Social media hid my secret life as a drunk mom
I posted about my 'perfect' life, but I had disconnected from reality, Natalie Fader writes. Now in recovery, social media is my voice and platform to address the things that hurt us.
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Glass of wine in hand, I'd scroll through my social media page and see the happiness I shared with the world. I'd also wonder how long I was going to lie to myself about my drinking being a problem. By the third glass those thoughts stopped and I'd continue to scroll and pour, scroll and pour. My online life did not portray my reality. And I hid my problem well.
New haircut selfies, family outings and motivational posts, you wouldn't have assumed the curator of this life actually hated herself, but I did. There was something really scary about how easy it was to mislead people on social media.
I'd wake, every day on autopilot – to kids, the chaos, coffee, my phone. The routine became so regular it no longer required much mental effort. The problem with this is I stopped paying attention to myself. I wasn't checking in. I was hurting. I was getting by, but only by buying into the so-called reality I shared, convincing myself that I was okay. But I wasn't.
I felt sorry for myself for eating dinner alone. I was left inside my own mind with the person I resented the most. So, I drank. It started with one glass of wine and usually ended with a bottle, sometimes two. I hated myself because I couldn't identify with who I was any more. I left my career to stay home with our two children and, like many moms, I had trouble adjusting to my new role. While my friends and followers saw the life I wanted them to see, inside I was messed up. A lot.
I drank and lied to myself; I convinced myself my husband was having an affair. I was certain that he chose work over his family. He was working for us, for our family, but I had trouble seeing it because I chose to take my hate for myself out on him.
I began to read stories about drunken mothers so I could tell myself I wasn't like them. Instead, I recognized the justifying, and the hiding of alcohol. I understood that the amount I consumed was not healthy. I recognized how much internal damage had happened. This was a wake-up call, but I didn't stop drinking. It was like someone had opened a door to my future. Only, instead of taking advantage of it, I panicked and slammed it shut.
In the middle of this madness I decided to go back to school to study nutrition. I so badly wanted to be something (anything but the lonely stay-at-home mom). I feared failure, yet I'd continue to drink on the nights I was supposed to be studying – better to have something to blame when my grades weren't up to par! And getting a babysitter when my husband worked late so I could go out with friends did nothing but continue the drunken hiss of everything wrong in my life. Regardless of what appeared on my social-media feed, my reality had zero substance. I had completely disconnected from who I was. I lost myself.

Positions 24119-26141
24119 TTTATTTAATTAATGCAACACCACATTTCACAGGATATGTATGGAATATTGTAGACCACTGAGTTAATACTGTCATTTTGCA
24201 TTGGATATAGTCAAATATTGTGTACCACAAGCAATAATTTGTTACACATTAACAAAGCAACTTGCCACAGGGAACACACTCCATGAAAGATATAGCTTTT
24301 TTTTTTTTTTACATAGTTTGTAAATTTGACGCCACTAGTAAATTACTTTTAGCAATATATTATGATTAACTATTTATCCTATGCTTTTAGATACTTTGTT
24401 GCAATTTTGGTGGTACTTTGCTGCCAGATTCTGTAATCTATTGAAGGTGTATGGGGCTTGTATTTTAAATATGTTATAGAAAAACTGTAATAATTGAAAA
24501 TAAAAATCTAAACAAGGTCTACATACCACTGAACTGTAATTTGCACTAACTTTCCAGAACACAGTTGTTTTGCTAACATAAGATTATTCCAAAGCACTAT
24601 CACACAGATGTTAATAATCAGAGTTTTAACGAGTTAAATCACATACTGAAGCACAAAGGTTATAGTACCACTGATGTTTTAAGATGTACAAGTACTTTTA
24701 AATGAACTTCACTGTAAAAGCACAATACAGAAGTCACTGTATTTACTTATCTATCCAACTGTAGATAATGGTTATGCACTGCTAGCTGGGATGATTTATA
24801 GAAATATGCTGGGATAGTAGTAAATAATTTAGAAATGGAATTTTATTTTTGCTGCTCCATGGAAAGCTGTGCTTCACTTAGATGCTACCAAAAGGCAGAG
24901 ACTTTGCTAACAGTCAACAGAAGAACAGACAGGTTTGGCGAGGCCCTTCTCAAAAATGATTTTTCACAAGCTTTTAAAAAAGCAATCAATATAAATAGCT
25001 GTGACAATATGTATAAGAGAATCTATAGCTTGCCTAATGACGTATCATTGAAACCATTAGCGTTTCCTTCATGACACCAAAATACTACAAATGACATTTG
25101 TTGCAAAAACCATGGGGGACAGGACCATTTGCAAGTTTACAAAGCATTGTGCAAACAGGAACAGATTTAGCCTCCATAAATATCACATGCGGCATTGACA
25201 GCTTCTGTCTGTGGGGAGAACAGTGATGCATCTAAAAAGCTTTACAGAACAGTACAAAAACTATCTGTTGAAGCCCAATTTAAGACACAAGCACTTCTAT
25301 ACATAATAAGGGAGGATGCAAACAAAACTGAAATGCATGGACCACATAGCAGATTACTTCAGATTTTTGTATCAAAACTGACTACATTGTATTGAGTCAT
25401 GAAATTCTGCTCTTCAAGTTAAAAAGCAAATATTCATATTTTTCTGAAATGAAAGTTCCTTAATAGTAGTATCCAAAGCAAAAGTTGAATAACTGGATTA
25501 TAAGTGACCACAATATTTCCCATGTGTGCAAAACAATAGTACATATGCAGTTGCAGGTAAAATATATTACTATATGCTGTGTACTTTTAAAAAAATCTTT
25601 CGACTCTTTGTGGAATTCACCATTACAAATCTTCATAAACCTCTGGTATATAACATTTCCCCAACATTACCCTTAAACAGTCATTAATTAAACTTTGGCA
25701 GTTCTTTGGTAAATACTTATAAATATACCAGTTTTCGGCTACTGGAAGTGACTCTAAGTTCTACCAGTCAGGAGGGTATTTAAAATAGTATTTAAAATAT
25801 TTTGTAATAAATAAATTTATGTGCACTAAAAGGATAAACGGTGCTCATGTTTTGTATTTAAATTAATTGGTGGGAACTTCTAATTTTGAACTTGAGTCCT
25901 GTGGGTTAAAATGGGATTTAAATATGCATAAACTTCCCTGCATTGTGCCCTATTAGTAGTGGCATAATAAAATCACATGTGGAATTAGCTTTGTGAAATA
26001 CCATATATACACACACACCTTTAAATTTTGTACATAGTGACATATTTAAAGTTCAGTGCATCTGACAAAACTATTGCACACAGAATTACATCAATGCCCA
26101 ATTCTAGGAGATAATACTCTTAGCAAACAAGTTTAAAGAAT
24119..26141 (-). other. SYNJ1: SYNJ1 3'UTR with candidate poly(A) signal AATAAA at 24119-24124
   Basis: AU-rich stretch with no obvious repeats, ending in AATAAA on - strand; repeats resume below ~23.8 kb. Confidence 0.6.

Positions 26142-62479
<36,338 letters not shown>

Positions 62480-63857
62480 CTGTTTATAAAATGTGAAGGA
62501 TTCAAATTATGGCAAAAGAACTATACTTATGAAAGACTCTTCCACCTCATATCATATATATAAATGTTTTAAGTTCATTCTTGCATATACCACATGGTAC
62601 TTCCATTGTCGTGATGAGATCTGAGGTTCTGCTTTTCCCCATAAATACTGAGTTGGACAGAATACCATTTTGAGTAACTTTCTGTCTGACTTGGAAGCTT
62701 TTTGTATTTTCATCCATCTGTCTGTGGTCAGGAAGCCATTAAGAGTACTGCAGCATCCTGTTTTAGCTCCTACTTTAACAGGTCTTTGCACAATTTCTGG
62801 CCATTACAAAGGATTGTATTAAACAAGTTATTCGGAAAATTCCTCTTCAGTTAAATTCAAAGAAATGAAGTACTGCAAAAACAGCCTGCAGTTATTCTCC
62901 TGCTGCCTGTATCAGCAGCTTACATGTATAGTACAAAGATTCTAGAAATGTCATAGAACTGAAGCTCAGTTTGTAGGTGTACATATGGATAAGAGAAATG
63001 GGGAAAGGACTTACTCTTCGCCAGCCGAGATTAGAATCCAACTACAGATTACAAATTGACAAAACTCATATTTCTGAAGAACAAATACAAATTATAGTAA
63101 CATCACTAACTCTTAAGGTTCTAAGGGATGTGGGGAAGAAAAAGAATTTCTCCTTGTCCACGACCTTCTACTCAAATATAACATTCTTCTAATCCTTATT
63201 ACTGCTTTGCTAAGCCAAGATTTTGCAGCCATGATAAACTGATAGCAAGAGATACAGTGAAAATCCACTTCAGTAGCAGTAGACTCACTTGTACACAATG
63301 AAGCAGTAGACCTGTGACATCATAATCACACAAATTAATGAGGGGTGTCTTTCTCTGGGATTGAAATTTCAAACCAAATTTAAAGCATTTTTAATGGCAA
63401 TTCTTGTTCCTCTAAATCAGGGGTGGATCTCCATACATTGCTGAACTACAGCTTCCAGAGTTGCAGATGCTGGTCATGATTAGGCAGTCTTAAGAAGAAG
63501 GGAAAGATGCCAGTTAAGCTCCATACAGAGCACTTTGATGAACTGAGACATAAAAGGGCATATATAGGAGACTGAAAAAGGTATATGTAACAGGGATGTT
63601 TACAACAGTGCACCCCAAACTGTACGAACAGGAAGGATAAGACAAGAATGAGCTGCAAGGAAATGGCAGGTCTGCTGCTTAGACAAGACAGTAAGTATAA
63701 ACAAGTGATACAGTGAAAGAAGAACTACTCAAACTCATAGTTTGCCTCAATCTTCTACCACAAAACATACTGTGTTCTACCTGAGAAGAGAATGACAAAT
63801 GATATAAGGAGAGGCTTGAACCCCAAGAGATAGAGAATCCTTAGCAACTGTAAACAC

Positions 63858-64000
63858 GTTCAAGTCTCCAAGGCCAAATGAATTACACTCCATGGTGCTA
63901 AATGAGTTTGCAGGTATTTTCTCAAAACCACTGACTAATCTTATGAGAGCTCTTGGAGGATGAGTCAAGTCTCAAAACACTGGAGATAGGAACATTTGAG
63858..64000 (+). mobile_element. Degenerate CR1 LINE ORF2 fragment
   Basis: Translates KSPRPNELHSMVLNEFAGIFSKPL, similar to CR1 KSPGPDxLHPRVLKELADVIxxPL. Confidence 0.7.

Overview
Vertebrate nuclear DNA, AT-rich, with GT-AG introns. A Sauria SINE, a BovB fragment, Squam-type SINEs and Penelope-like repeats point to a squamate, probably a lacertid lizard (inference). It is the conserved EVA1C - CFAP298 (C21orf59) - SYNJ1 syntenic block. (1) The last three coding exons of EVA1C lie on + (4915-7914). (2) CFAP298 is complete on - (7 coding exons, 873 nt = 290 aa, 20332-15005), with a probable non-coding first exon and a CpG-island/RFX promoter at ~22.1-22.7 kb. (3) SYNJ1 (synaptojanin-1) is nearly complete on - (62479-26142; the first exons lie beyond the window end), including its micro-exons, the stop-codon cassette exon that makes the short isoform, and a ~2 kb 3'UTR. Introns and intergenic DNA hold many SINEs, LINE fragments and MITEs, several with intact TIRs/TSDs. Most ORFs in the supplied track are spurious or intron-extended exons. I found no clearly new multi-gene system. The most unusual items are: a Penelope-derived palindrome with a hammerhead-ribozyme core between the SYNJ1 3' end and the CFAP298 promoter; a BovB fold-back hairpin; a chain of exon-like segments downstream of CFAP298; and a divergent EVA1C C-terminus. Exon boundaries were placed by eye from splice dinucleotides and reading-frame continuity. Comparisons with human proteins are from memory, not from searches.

On the fifth day of a drinking binge, I recognized a blackout on the horizon. How on earth could I take care of two small children, let alone myself? A little glimmer of light ignited inside and I knew if I could make myself vulnerable, I could expose this thing for what it really was – a problem. I picked up my phone and called a friend for help.
Pieces of that phone call haunt me – how many times I whispered "help me" and how I couldn't stop crying. I couldn't catch my breath. Pain had never felt more real. All of my emotions exploded in the most uncomfortable and raw way. I was speaking to another person, but for the first time, I was listening to how I felt. I was coming to terms with where the unhappiness came from and – in that moment – began to develop trust with myself.
The next day when I was sober, I exposed myself to everyone. I called my parents first (who immediately came over) and then sent texts and group messages to my friends. I needed everyone to know that I was building myself back up. I decided alcohol could no longer be a part of my life. I was supported but along with that support came judgment. Some didn't take me seriously. Maybe they didn't understand.
When the drinking stopped I had to relearn a lot of things, such as existing around alcohol without using it, how to strike up interesting conversations, how to have my own opinions without the crippling fear of what I thought people would think of me. I had to learn to eat right, to take control of my health and to stop sabotaging my goals. I had to learn to like myself again.
It's working. I feel lighter. Physically, after dropping 35 pounds, and mentally, I've dropped the guilt. I feel strong. But the rawness of that self-destructive time lives inside me. I don't, however, feel shame for messing up and I respect that about myself.
During my recovery, my posts became far and few between. I often felt so delicate and emotional that I couldn't post the vulnerability on social media right away. But when I did post it was real: a poem that I wrote about a picture I took of a stormy sky, or posts of my husband's recently opened restaurant. Eventually I was even able to address my sobriety and struggle.
Now, I can honestly say I am happy. As I continue to pursue my certification in holistic nutrition, I don't fear failure, but fight it. I'm impelled to motivate others, and in doing so, I relive the painful, messy parts of my life, but those raw parts are what drive change.
Where I once used social media to cover up and silence my secrets and demons, now it is my voice and platform: together we can address the things that hurt us and talk about it, safely.
Natalie Fader lives in Toronto